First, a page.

The Books our friends bring to us: Kim and The Country of the Pointed Firs
I meet Kim for coffee once a month, driving up the back roads to Mount Vernon, slowing down for chickens and Amish buggies on Route 586, traveling up hills and ’round curves to a beloved former hometown. There are a couple of different back road routes to Mount V; there is no interstate route, and the drive is always a calming thing, a detour off the hectic highway.
And then: to visit with Kim, who is almost just my age, a scant two months younger; we graduated from far-apart high schools the same year, and encountered fads and fashions and challenges, heard our countercultural sirens, all in the same era. We traveled different paths in our young woman years, although some of the things we experienced were very similar. Life brought us together–oh, ten years ago? maybe twelve?– in the radical hospitality of a hot meals program. We connected in our firm belief in the dignity of the diners; we cemented our bonds through a fast friendship with giving young Phillip, who let us walk a way with him as he died, with warmth and fire and care for others, from AIDs.
Kim is a wordy woman; I am too, and we share, in large part, the same essential vocabulary. We love many of the same writers, read many of the same books. We both determine to eat as locally as possible. We both want, in whatever small ways we can achieve it, to leave the world a little better for our passing through it.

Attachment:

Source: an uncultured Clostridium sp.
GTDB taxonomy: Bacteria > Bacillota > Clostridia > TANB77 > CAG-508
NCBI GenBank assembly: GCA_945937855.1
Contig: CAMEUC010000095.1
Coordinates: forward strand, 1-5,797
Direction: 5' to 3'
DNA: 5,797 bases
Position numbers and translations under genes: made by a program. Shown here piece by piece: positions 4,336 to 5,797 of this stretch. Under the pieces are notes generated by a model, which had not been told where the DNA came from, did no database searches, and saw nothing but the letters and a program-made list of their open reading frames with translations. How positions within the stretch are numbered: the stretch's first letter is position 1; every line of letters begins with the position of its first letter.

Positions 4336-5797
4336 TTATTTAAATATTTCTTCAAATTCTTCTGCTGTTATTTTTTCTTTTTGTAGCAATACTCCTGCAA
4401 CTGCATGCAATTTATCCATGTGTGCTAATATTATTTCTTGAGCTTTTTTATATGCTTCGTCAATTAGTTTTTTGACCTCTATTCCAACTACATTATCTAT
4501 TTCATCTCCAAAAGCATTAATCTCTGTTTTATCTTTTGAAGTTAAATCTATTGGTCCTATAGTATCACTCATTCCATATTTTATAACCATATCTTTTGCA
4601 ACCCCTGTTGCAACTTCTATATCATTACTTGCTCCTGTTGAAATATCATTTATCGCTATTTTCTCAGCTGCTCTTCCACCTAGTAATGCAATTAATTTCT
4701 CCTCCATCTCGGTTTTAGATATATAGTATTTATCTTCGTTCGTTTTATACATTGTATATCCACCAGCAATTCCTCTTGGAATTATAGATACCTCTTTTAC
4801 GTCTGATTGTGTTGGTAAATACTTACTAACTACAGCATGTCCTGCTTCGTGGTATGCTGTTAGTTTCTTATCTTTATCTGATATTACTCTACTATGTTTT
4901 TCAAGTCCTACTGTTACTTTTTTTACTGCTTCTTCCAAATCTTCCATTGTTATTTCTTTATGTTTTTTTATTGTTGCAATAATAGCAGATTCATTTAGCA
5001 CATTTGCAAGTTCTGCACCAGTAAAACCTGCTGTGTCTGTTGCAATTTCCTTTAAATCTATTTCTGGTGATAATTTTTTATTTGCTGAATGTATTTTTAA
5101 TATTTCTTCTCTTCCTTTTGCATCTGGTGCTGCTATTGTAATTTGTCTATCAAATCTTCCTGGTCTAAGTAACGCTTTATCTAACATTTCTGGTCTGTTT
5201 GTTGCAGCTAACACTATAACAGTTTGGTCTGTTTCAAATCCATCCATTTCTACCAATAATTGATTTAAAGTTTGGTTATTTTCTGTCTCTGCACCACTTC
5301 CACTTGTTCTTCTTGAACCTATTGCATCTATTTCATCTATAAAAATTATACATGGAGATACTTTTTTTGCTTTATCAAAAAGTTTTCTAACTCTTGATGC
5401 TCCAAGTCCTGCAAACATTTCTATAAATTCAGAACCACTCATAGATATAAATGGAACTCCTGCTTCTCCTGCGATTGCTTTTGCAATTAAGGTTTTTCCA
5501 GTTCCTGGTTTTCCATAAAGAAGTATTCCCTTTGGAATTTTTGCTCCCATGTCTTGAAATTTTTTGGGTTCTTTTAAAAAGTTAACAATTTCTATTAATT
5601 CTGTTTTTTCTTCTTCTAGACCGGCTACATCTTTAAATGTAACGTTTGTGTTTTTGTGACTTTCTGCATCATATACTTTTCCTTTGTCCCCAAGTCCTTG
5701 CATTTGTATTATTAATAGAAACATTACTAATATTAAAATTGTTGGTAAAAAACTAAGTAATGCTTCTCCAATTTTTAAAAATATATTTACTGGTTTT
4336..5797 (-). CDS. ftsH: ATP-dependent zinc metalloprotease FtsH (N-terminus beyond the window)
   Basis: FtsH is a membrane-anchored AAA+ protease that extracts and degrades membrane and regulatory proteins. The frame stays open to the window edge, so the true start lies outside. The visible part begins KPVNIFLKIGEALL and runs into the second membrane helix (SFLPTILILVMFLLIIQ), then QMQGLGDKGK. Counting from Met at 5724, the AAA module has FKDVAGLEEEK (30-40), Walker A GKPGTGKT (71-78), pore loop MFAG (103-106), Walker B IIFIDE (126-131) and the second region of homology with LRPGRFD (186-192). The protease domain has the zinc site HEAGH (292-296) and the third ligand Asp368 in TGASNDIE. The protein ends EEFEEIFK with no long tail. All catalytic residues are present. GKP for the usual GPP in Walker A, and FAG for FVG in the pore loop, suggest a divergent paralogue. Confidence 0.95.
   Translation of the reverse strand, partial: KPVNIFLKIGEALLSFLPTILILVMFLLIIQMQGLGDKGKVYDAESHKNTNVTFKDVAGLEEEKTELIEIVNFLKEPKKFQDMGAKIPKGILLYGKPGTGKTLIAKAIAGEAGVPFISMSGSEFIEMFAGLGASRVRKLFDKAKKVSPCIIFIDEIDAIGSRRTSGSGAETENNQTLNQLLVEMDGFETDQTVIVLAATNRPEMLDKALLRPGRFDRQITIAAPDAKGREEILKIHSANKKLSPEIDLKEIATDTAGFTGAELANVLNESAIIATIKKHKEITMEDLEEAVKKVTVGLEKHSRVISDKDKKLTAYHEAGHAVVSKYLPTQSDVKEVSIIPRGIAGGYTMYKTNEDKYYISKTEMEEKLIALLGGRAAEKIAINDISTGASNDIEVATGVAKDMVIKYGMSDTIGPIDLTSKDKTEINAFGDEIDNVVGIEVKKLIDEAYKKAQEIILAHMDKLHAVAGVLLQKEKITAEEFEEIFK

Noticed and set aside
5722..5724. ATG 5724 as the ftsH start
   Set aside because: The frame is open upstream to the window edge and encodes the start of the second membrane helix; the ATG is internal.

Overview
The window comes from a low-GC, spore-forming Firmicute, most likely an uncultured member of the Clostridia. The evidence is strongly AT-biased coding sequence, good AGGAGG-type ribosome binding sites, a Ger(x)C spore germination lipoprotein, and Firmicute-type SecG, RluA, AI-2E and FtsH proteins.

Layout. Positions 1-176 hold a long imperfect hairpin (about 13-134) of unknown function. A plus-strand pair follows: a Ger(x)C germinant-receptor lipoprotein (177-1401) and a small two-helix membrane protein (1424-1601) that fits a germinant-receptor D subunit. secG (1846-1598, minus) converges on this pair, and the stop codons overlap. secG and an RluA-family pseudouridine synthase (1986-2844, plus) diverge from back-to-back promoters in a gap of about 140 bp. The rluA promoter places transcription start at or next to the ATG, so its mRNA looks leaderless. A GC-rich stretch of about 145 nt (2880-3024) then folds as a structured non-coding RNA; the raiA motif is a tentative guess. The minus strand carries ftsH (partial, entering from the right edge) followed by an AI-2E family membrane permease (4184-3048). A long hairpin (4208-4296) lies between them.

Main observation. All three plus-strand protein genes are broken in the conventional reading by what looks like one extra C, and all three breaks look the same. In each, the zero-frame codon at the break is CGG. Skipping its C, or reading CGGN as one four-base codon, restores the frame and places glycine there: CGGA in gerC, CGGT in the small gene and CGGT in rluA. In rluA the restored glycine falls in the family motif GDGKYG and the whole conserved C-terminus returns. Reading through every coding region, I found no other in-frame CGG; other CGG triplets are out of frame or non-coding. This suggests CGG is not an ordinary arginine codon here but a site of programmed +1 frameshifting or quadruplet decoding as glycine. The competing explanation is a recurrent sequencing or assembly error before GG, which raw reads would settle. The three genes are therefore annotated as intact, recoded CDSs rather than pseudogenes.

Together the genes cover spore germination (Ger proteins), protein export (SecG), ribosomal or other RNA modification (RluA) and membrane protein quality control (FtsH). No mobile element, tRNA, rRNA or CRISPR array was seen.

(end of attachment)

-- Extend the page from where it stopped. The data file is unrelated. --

I never had a sister, and,–although brothers are certainly lovely beings– I always felt the lack. Life, though, has gifted me, at every age and stage, with sisters of the heart, as opposed to sisters of the blood. Kim is one of those people.
So when Kim recommends a book to me, I read the book.
I started this blog to create the structure, impose the discipline, to read the books accumulating on my shelves–the someday when I have time books. I am still committed to that quest. But–when a dear one recommends a book, I believe there’s call to listen. This person who knows me so well,- this person whom I respect and love,- this person whose opinion is important, sees reason for me to read this book. It’s time to set the dusty shelved books aside and open the volume, fat or slender, hard covered or paperback, fiction or fact-based–whatever.
There is discovery to be encountered; the book itself, of course, the voice within, and then the chance to see and hear through the eyes and ears of the recommender.